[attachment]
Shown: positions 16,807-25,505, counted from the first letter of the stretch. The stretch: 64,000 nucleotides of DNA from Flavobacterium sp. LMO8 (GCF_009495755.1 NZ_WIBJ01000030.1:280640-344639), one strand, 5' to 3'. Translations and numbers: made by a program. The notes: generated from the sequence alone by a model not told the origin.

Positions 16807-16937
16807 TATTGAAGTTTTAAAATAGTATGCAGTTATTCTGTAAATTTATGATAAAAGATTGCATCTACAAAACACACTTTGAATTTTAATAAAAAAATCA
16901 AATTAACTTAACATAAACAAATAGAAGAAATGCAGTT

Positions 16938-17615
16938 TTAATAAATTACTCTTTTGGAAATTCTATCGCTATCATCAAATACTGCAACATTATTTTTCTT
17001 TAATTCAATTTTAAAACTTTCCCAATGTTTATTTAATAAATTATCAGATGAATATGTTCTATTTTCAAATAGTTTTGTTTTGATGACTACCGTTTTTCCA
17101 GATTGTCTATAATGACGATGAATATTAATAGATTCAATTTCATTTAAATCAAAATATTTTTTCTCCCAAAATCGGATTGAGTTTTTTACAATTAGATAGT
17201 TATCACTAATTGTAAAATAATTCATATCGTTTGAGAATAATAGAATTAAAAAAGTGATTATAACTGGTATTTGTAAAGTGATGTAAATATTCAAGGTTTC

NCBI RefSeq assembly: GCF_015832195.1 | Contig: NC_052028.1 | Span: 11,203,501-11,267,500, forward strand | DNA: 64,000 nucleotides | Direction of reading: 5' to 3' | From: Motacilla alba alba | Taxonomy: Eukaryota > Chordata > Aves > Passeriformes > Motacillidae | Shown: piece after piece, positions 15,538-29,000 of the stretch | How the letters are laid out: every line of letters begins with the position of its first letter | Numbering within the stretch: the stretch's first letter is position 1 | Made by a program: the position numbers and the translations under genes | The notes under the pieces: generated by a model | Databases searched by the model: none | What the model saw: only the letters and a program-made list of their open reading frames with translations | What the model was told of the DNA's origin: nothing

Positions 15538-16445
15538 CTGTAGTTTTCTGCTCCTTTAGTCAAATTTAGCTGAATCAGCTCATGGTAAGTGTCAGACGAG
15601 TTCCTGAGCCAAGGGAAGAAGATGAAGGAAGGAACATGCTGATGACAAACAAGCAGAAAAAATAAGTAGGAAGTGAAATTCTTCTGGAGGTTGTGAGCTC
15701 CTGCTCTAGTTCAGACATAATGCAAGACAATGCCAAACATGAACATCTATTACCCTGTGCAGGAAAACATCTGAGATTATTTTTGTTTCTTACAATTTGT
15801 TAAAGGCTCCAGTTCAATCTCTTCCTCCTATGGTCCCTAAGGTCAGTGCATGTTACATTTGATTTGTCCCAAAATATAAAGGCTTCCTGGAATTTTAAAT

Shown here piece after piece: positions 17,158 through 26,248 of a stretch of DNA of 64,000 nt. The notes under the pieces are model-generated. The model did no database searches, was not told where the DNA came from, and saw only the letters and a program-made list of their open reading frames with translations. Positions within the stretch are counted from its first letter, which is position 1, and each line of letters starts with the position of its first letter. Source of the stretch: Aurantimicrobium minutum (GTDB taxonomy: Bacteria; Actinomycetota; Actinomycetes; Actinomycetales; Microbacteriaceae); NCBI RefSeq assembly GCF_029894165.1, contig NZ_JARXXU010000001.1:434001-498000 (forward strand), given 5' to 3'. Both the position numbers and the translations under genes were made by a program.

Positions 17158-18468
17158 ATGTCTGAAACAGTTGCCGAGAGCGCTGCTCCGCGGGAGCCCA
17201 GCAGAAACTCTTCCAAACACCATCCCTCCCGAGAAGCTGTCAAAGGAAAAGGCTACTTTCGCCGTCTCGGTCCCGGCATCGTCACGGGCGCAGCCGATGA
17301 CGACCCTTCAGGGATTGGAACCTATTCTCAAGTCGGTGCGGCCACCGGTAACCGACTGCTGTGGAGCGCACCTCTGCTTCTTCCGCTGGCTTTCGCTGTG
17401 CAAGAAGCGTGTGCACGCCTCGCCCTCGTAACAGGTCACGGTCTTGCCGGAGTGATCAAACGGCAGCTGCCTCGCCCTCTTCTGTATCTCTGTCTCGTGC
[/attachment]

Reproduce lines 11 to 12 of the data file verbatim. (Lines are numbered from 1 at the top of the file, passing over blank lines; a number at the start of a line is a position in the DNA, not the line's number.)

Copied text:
Positions 15538-16445
15538 CTGTAGTTTTCTGCTCCTTTAGTCAAATTTAGCTGAATCAGCTCATGGTAAGTGTCAGACGAG